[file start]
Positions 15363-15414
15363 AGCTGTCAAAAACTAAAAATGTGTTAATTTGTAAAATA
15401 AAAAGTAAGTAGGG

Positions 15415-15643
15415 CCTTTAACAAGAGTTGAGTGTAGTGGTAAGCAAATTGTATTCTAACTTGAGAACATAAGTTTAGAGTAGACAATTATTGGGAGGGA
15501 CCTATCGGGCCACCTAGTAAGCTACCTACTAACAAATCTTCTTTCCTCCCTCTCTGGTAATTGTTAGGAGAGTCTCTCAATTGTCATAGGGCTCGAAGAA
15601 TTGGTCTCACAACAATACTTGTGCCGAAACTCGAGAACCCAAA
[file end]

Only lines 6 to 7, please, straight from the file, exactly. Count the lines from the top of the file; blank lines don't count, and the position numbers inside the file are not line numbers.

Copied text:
15501 CCTATCGGGCCACCTAGTAAGCTACCTACTAACAAATCTTCTTTCCTCCCTCTCTGGTAATTGTTAGGAGAGTCTCTCAATTGTCATAGGGCTCGAAGAA
15601 TTGGTCTCACAACAATACTTGTGCCGAAACTCGAGAACCCAAA